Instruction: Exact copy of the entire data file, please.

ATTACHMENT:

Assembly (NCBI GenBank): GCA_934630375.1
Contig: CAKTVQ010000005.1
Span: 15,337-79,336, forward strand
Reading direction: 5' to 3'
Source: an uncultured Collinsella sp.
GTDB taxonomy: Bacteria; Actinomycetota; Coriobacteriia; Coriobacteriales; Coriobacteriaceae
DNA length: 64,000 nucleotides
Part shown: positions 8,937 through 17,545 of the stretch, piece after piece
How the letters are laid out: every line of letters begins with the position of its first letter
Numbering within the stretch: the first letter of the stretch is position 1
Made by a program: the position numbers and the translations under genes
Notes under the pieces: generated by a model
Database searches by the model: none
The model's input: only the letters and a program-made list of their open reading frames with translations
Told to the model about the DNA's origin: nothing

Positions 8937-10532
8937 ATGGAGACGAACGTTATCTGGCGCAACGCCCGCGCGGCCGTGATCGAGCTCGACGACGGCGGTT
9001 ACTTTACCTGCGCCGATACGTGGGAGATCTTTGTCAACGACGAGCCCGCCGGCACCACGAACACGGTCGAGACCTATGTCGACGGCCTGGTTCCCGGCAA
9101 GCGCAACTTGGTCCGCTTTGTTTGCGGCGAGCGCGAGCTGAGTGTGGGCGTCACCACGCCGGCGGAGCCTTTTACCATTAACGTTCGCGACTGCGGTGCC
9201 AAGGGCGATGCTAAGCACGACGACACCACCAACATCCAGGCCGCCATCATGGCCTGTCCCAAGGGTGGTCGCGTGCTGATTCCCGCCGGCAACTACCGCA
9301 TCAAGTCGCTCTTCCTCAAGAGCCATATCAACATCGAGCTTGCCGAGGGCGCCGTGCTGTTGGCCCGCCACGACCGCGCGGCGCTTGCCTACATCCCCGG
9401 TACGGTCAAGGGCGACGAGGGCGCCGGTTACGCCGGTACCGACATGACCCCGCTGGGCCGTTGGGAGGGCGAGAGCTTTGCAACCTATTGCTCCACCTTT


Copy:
Assembly (NCBI GenBank): GCA_934630375.1
Contig: CAKTVQ010000005.1
Span: 15,337-79,336, forward strand
Reading direction: 5' to 3'
Source: an uncultured Collinsella sp.
GTDB taxonomy: Bacteria; Actinomycetota; Coriobacteriia; Coriobacteriales; Coriobacteriaceae
DNA length: 64,000 nucleotides
Part shown: positions 8,937 through 17,545 of the stretch, piece after piece
How the letters are laid out: every line of letters begins with the position of its first letter
Numbering within the stretch: the first letter of the stretch is position 1
Made by a program: the position numbers and the translations under genes
Notes under the pieces: generated by a model
Database searches by the model: none
The model's input: only the letters and a program-made list of their open reading frames with translations
Told to the model about the DNA's origin: nothing

Positions 8937-10532
8937 ATGGAGACGAACGTTATCTGGCGCAACGCCCGCGCGGCCGTGATCGAGCTCGACGACGGCGGTT
9001 ACTTTACCTGCGCCGATACGTGGGAGATCTTTGTCAACGACGAGCCCGCCGGCACCACGAACACGGTCGAGACCTATGTCGACGGCCTGGTTCCCGGCAA
9101 GCGCAACTTGGTCCGCTTTGTTTGCGGCGAGCGCGAGCTGAGTGTGGGCGTCACCACGCCGGCGGAGCCTTTTACCATTAACGTTCGCGACTGCGGTGCC
9201 AAGGGCGATGCTAAGCACGACGACACCACCAACATCCAGGCCGCCATCATGGCCTGTCCCAAGGGTGGTCGCGTGCTGATTCCCGCCGGCAACTACCGCA
9301 TCAAGTCGCTCTTCCTCAAGAGCCATATCAACATCGAGCTTGCCGAGGGCGCCGTGCTGTTGGCCCGCCACGACCGCGCGGCGCTTGCCTACATCCCCGG
9401 TACGGTCAAGGGCGACGAGGGCGCCGGTTACGCCGGTACCGACATGACCCCGCTGGGCCGTTGGGAGGGCGAGAGCTTTGCAACCTATTGCTCCACCTTT